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A Trip To Tech

I quickly discovered that I was not the only alumnus of Virginia Tech drawn to campus yesterday. After updating this site yesterday morning and watching the early press conference from Tech, I decided to head to campus.

I arrived around noon. I walked around the campus for a time, meeting several other alums, one from Richmond, another from Roanoke, doing the same. We talked of the events and how this could have happened at the place we remembered so fondly. None of us seem to have any answers.

I walked past Norris Hall, which was bordered by yellow police tape. Several crime scene vehicles were parked in front and uniformed officers were coming and going. Students laid flowers on the steps in front, at the edge of the tape.

I walked across the Drill Field among a number of students and others. All were heading toward Cassell Coliseum. It had quickly become apparent to Tech that the numbers of people desiring to attend the Convocation were far greater than Cassell’s 10k capacity. Lane Stadium was opened.

I wandered around the Cassell parking lot, which was full to the brim with media vehicles. I saw satellite trucks identified with television stations from New Jersey, Maryland, North and South Carolina and Georgia. Telemundo was there. So was the BBC; an earnest guy with a pronounced British accent requested an interview. I gave it, but he seemed to quickly lose interest when I steadfastly refused to condemn the actions taken by Dr. Steger. That did not seem to be what he wanted to hear. A better interview was held with WRVA radio in Richmond. Their guy did not seem all that concerned with assigning blame.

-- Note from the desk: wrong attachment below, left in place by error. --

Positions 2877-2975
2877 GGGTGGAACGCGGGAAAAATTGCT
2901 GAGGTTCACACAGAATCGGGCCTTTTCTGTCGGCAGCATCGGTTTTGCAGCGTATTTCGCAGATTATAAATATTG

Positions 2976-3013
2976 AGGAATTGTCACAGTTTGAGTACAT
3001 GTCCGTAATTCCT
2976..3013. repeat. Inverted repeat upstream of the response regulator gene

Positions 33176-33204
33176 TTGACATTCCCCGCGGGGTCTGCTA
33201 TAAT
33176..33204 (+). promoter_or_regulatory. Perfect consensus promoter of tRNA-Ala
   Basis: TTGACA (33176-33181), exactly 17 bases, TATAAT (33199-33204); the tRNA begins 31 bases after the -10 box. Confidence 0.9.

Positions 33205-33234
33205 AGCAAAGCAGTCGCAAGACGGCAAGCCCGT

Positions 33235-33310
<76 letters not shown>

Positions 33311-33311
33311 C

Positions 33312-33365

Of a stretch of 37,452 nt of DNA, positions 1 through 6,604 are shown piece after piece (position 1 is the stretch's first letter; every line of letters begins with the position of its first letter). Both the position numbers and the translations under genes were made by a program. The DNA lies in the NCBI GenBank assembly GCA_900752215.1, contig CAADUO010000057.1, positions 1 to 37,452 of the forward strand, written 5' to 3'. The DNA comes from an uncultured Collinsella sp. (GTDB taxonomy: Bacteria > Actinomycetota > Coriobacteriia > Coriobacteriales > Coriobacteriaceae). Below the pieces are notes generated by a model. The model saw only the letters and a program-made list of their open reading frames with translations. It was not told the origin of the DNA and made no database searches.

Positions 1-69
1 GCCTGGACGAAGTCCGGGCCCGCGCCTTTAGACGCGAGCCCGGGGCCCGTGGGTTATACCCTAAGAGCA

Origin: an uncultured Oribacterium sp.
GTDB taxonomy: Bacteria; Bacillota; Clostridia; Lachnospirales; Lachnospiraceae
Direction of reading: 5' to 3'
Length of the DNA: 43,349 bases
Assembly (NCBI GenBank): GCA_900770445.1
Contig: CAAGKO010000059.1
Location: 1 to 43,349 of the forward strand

I ran into my favorite Russian. We watched the presidential motorcade head into Cassell, then went into Lane. There were at least twenty thousand inside by my estimate, both in the stands, luxury boxes and on the field. We watched the Convocation, at least part of it, from the field.

It was a very good trip to Tech. Walking the campus and talking with students both past and present seemed to have a cathartic effect. It was a very good place to be.

What was out of place amid the bucolic setting was the heavy presence of both various police agencies and the crush of media. Television camera crews were everywhere. As I drove in on 460, one had been set up at the dairy farm and was filming the cows.

The media was out of place and some seemed aware of it. An attractive young thing, other than the ¾ inch of makeup she was wearing, was chattering into a cell phone while being trailed by a camera guy whose jacket bore the letters ‘CNN.’ I heard her telling her phone that “I am at the edge of the world here.” I’m sure she blamed Dr. Steger.

Spending time strolling the campus also provided the great relief of not watching the television news. I have just about had enough of the media jackals. This morning they are back at it. The revelation at Tech’s morning press conference that the madman Cho had a history of mental problems brought forth a flurry of questions such as “Did Virginia Tech fail this young man?” Give me a break. It seems to me that he failed Virginia Tech much more. Cho was not a victim; he was a mass murderer.

This Web site is read mostly by Hokies, but also numbered among the readers are fans of many other schools. I have received expressions of sympathy from Tar Heels, Wolfpackers, Georgia Dawgs, Noles and Clemson Tigers. All are greatly appreciated.

Some are also aware that my computer problems continue. This is being written on a secondary computer while I attempt to get my primary one running again, or at least recover the data and programs. Among them is my Web editor, which should explain the appearance of this page these days. Hopefully, things will be back to normal fairly soon.

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